FIG. 10 shows display 106 as viewed by a user outside glass 208. Selections 1016A-F are shown on display 106. A user can see the selections available on the display but cannot physically touch the display because it is behind glass 208. Feedback display 1017 provides visual confirmation of the system interface to the user. Confirming, that is, that actions have been recognized and correctly interpreted by the system. For example, an interaction with sub-action area 214B results in selection 1016B shown to the user to be selected as a radio button.

Referring to FIG. 11 in another embodiment, system 1100 includes computer 1101 connected to camera 1102 and to network 1112. Third party 1113 and user device 1114 are connected to network 1112. Display 1106 is connected to computer 1101. Mirror 1112 is positioned adjacent to and in view of camera 1102, as will be further described below.

Computer 1101 includes processor 1104, memory 1105 connected to processor 1104, and software module 1107. Software module 1107 includes hardware drivers 1108, executable routine 1109, database 1110, and facial recognition routine 1111. Executable routine 109 for coordinates and executes system functions, as will be further described.

In a preferred embodiment, third party 1113 is a financial entity, such as a bank, a credit card company, a credit union, a payment processor such as PayPal, or a payment system such as Bitcoin. Any financial entity and/or payment system known in the art may be employed.

In a preferred embodiment, network 1112 is the Internet. In another embodiment, network 1112 is a local area network and a wide area network.

In one embodiment, user device 1114 is a smartphone. In another embodiment, user device 1114 is a tablet computer. Any computing device known in the art may be employed.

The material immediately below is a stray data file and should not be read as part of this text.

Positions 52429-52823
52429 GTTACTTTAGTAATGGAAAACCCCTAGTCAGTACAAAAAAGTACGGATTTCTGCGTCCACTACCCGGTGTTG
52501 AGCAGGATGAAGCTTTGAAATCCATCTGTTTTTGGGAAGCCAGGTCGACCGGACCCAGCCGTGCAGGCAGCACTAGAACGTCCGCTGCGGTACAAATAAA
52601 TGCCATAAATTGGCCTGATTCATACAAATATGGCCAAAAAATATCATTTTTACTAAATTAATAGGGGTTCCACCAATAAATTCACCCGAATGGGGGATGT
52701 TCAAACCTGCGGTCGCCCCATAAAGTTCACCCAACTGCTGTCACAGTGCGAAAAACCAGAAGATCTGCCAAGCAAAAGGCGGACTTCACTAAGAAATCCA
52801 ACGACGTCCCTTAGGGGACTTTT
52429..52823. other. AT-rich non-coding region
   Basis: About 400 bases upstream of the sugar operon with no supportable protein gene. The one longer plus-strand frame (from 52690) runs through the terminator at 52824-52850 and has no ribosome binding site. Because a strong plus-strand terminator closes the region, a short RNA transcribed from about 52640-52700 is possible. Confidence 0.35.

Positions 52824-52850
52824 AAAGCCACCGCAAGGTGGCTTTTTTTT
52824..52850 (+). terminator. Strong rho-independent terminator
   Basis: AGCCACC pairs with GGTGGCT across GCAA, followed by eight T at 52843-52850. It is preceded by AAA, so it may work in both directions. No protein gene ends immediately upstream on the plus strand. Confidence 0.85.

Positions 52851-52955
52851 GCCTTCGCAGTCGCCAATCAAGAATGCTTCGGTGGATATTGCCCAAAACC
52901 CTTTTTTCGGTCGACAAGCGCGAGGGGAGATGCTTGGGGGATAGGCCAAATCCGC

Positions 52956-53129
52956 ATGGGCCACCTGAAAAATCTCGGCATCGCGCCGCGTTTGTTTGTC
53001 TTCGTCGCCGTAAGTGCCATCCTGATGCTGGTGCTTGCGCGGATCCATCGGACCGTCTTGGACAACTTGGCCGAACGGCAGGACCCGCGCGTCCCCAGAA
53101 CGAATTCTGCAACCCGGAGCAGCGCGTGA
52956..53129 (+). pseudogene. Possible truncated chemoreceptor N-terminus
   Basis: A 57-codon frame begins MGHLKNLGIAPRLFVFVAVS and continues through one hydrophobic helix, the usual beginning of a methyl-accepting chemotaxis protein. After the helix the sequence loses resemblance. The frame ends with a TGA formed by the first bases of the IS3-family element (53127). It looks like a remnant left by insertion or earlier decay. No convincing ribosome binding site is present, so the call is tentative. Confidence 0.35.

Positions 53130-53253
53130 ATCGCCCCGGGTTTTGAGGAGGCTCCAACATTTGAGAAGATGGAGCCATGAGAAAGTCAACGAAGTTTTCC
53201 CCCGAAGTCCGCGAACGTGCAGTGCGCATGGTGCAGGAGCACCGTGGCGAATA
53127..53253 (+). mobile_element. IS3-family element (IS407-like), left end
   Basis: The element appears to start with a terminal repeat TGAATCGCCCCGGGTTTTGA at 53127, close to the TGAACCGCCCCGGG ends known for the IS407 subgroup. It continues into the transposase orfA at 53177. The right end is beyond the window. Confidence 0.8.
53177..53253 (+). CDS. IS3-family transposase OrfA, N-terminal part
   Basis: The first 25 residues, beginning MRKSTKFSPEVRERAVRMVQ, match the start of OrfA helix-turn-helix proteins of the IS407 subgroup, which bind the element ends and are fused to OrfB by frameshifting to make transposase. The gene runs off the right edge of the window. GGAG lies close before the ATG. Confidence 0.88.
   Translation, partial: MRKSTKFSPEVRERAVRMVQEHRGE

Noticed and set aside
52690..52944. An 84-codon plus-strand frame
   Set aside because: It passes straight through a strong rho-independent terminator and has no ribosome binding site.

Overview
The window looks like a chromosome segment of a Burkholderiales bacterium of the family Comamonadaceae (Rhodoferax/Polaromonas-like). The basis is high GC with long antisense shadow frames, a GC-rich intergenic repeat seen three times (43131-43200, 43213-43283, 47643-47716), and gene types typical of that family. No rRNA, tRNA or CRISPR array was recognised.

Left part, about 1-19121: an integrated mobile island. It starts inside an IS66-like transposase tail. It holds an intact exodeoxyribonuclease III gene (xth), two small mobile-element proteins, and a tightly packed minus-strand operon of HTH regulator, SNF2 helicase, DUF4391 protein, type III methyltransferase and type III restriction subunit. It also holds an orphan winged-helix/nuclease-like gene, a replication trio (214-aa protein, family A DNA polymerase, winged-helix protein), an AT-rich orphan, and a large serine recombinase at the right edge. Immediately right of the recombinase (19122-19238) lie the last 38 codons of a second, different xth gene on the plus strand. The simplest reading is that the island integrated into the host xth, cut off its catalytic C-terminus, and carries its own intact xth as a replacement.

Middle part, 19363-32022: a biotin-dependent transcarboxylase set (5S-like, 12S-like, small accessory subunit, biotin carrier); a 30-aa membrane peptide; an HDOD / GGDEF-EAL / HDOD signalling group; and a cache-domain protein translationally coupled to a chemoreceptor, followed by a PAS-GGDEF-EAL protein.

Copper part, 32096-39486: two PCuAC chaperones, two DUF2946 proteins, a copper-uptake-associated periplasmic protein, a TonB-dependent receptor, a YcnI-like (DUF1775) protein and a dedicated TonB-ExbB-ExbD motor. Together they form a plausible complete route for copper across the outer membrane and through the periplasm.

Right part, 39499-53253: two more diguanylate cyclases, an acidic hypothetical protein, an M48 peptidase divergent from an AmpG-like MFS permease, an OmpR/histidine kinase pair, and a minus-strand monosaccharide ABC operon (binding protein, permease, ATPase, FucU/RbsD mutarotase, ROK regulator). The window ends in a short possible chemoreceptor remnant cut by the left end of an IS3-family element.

In a preferred embodiment, database 1110 is a SQL database which resides in memory 1105. Any database known in the art may be employed.

In a preferred embodiment, display 1106 in the preferred embodiment is a flat panel LCD screen provided by LG Electronics of South Korea. Any type of display known in the art may be employed.

In a preferred embodiment, hardware drivers 1108 include an image capturing program such as Kinect for Windows available from Microsoft in Software Development Kit 1.7.

Camera 1102 is known in the art and includes firmware for movement interpretation and image recognition. An example is the Carmine 1.08 3D sensor from PrimeSense of Tel-Aviv, Israel. Another example is the Xbox Kinect from Microsoft of Redmond, Wash. Camera 1102 provides image data in the form of streaming video at the rate of 30 frames per second in a standard 640×480 VGA. The focal length of the camera is 525 pixels with a field of view of approximately 63°. The camera also provides distance-to-target information from an on-board infrared transmitter/receiver pair. The focal length of the infrared transmitter/receiver is 580 pixels with a field of view of approximately 58°. The infrared data is provided as a 16 bit number at a refresh rate of 200 μs.

Referring to FIGS. 12 and 13, the relative positions of the views of camera 1102 are shown. Camera 1102 is positioned to achieve field of view 1203 adjacent to product shelf 1201. Mirror 1112 is positioned adjacent to camera 1102.

Partial field of view 1205 represents the limited unobstructed view from camera 1102. Reflected field of view 1202 represents the portion of the total field returned by mirror 1112. Overlap area 1206 represents the field of view visible to the camera from field of view 1203 and reflected field of view 1202.

In the preferred embodiment, field of view 1203 can range from 55°-110°. In a preferred embodiment, the mirror is a front silvered planar mirror having an optical coating to prevent distortion.

In a preferred embodiment, camera 1102 is mounted a distance “g” from the floor. Camera 1102 is positioned with respect to product shelf 1201 such that no portion of product shelf 1201 interferes with reflected field of view 1202. The visual axis of camera 1102 is maintained at an angle α with respect to horizontal. Mirror 1112 is typically positioned a distance “f” from camera 1102 and a distance “j” from floor 1207. Mirror 1207 is mounted at a fixed angle β from horizontal. Table 2 summarizes the angles and distances as approximate ranges of the preferred embodiments: